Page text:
I've been struggling literally since the beginning of last summer to think of something worthwhile to write in this space which Dave has so graciously provided. It wasn't until I saw that Dave's post about his vinyl acquisitions had the tag of "irresponsible spending" that I was really inspired. Irresponsible spending's become my thing. I was at Wal Mart on Friday. The reason I was there was to buy Snooki's book A Shore Thing. I was doing this because I thought it would be hilarious to A) buy and B) read the book. Snooki's book, though, wasn't what I left The Wal (that's what I call it, cuz I'm cool and/or Dane Cook) clenching my grown-man-hands in delight about. No, I had made the mistake of walking through the WWE section of the toys department, only to discover...

Time Capsule Transmissions From 8 Year Old Me

My father and I found this in the basement yesterday, dated from January, 1996:

The Weirdo Balloon

By David Toropov
A David Toropov Production

When a balloon gets caught in a tree, it gets very unstinkable. But this tree was stinkable, so the balloon got stinkalble, so everybody got up on this balloon and said PEE YEW I’m getting out of here!

“Get out of here, stinky balloon!”

And then it got very weird. So that’s when they called it the stinky weirdo balloon.

Maybe you’ll say, “Don’t write that! THAT’S WEIRD!”

Well, I told you that it was weird. If you didn’t want a weird story, you shouldn’t have started reading the book!

The End

We also found this:
If you look at this for too long, your brain will explode.

Saturday, January 8, 2011

Notes and Mayhem (1/8/11)

Oh my god my room needs some attention. There are clothes everywhere. This is not like me. I am so much more clean than this. THE TIME HAS COME TO SPEAK OF MANY THINGS. If you could see this room, you would say something drastically foul.

For all those concerned/excited about Alex and I's impending living situation, the three finalists are Chicago, Minneapolis, and Portland. There's a lot of love for Boston between us, and it'll always be with me, but there's a time in a man's life when he needs to kick some doors open, yaknowwhaimsayyyinnn.

Julia and I are rendezvousing in Boston today to speak of top secret Middleclass Haunt secrets. YOU WILL NEVER KNOW WHAT THEY ARE.

On the music tip, here's some Byrds and Raiders for you a la yesterday's post:

Two classics.

After spinning monstrous amounts of my new vinyl last night, I've come to the conclusion that this record:

is absolutely phenomenal. 

Here's a little nugget of Garage Punk Hideout trashiness as well. I just found this blog/forum a few days ago, focused entirely on Surf/Garage/Punk, which is pretty much everything I'm into now, and they've got stellar podcasts:

KICKS FROM THE BOOT #17 - The Garage Punk Hideout

Friday, January 7, 2011

New Year Vinyl Haul

My car gets rescued from the Auto Shop today, looking so fly and handsome, and I've got to celebrate. Cause I'm feeling good. So I took a little trek down to Record Exchange in Salem, my favorite record shop since before I noticed girls were attractive, and I was looking to spend about 20 bucks. Whhoops. Don't let me loose in an independent record shop without a leash. I'm gonna hand over the title to my house or something someday in exchange for an original sealed copy of the first Herman's Hermit's record, I know it. It'll be embarrassing.

First up:

"The Best of the Animals" on MGM Records, looks like an old school original pressing. I was just down in Brooklyn hanging with Villanueva and listened to this record before he woke upon my headphones on his roommate's turntable and this record kicks utter ass. Best part about this is that the guy at the store threw this in for free since it's not in perfect shape and I was throwing down around $50.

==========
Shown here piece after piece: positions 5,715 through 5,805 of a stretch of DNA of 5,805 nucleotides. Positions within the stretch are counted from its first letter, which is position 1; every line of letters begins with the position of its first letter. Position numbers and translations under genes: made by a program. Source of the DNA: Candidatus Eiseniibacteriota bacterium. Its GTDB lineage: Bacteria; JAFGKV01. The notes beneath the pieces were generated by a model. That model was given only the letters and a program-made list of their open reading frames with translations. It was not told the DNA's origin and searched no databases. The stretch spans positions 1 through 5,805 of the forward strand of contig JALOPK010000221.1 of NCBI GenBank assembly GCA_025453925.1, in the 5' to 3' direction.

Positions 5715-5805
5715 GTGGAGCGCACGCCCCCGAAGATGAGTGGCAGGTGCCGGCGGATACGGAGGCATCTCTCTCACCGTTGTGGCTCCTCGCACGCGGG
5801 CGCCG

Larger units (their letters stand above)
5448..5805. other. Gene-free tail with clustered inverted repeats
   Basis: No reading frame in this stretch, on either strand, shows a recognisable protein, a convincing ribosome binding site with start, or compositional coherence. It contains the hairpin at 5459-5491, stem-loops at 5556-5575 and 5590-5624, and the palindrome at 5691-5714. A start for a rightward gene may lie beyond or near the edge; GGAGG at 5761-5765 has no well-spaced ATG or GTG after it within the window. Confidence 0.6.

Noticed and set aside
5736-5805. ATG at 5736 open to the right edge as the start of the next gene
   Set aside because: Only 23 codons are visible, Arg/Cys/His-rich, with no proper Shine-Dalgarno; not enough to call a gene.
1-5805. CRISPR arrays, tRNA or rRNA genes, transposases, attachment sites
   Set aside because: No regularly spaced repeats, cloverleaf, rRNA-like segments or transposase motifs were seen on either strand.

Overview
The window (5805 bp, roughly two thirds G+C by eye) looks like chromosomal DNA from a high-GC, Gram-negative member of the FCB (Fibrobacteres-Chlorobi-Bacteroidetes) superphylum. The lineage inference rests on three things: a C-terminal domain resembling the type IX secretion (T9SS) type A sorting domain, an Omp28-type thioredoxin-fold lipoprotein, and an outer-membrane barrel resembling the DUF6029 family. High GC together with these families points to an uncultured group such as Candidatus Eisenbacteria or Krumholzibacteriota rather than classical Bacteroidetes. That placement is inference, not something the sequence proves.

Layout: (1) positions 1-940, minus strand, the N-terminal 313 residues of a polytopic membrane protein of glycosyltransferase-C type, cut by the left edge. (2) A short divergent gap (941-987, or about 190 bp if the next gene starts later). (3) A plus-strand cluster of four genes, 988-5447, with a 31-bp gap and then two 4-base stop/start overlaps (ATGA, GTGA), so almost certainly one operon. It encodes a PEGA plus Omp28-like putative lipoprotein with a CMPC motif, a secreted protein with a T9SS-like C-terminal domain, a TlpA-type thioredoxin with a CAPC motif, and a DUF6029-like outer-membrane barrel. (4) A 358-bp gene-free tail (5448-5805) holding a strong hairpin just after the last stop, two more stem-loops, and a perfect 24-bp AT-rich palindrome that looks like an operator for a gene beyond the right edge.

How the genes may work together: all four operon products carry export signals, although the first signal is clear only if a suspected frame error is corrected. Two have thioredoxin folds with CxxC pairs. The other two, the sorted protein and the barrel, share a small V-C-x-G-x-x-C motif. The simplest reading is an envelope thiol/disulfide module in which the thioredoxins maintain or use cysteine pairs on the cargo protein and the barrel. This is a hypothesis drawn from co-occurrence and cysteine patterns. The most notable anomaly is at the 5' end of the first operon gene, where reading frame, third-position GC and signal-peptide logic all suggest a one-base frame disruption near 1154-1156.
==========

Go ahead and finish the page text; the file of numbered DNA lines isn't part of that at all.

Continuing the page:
For funk-hotness:
"Anthology" - Sly and the Family Stone, 1981 Epic/CBS Double Vinyl, Promo copy. I looked at the tracklisting for this and couldn't resist. It's got pretty much everything funky Sly did from 67 up til a little after "There's A Riot Goin' On", no bullshit, no suckage. Kinda pricey at 13 bucks, but for 20 tracks and such pristine condition, it's totally worth it.

What's that psychadelic jangle I hear?:
"The Byrds Greatest Hits", 1967? Columbia Records. A classic. It doesn't have "Lady Friend" on it, aka "Probably one of top 5 most underrated, underheard best pop songs ever", but besides that the tracklisting is pretty impeccable. I had the opening to "Mr. Tambourine Man" as my ringtone for a while. All in all, for $2? You gotta do it, son. And I did.

"The Kink Kronikles", 1972 Reprise Records. 2 Records. 2 Much music. Man, I stacked up on a lot of "Best of" records, I didn't really notice when I was up there (just wait until you guys see the jewel of this vinyl raid though). Okay, so here we've got Kinks awesomeness starting in '66(? maybe?) and ending in '72. So no "You Really Got Me" era stuff, but there's "Waterloo Sunset" (OMG BEST SONG EVARRR), "Lola", "Sunny Afternoon", "Dead End Street", a bunch of great stuff. 10 bucks, and The Kinks have an awesome gap toothed frontman, so how can you not financially support that? It's got a cool British legion-y soldier/actor/Buckingham Palace dude on the front riding a horse, and that's gotta be worth at least $3 alone.

Maybe don't get on that plane, guys?:
"20 Golden Greats by Buddy Holly & The Crickets", 1978 MCA Records. The photobooth craziness continues, and can only be matched by the craziness of Paul thumbing off this record for free for me too. Awesome cover.

Finally, we get into the Garage:
"Midnight Ride with Paul Revere & The Raiders", Limited Edition Columbia Re-Release. This is an awesome addition to my garage record collection. "Kicks" is a classic, I'll have to upload that video soon too. Pure '60s pre-punky spunkiness. You gotta check out the tasteless colonial America costumes these guys would wear:

Maybe those pants are a little too tight for my imagination? A whole lot of man is up there in that picture.


DEAR LORD, IS THAT A THIRD MAN RECORDS 2010 REISSUE OF "WHITE BLOOD CELLS"?!!! Yes, it is. Only 500 of these were made, and they're going for hundreds of dollars on eBay. The record store was selling it for only 22 dollars, and it was the financially responsible thing for me to do to buy it as quickly as possible and not pee my pants.

So what did we learn today? Besides the fact that I shouldn't be doing this because I've got no more in my big plastic tub for new records and I did it any way because this place is a crack den for me? First, it sucks to go to Bruins games and watch them lose, even though going with awesome people makes it way better. Also, the documentary on "A Nightmare on Elm Street" I got from Netflix was an impressive way to spend 4(!) hours. Thank god they acknowledged all the subliminal (and awesome/hilarious) gay themes in Part 2. According to Robert Englund, they love that film in Europe. Wrong dude, they love that film right here in America. More specifically, anywhere in America I happen to be. Because I love that film.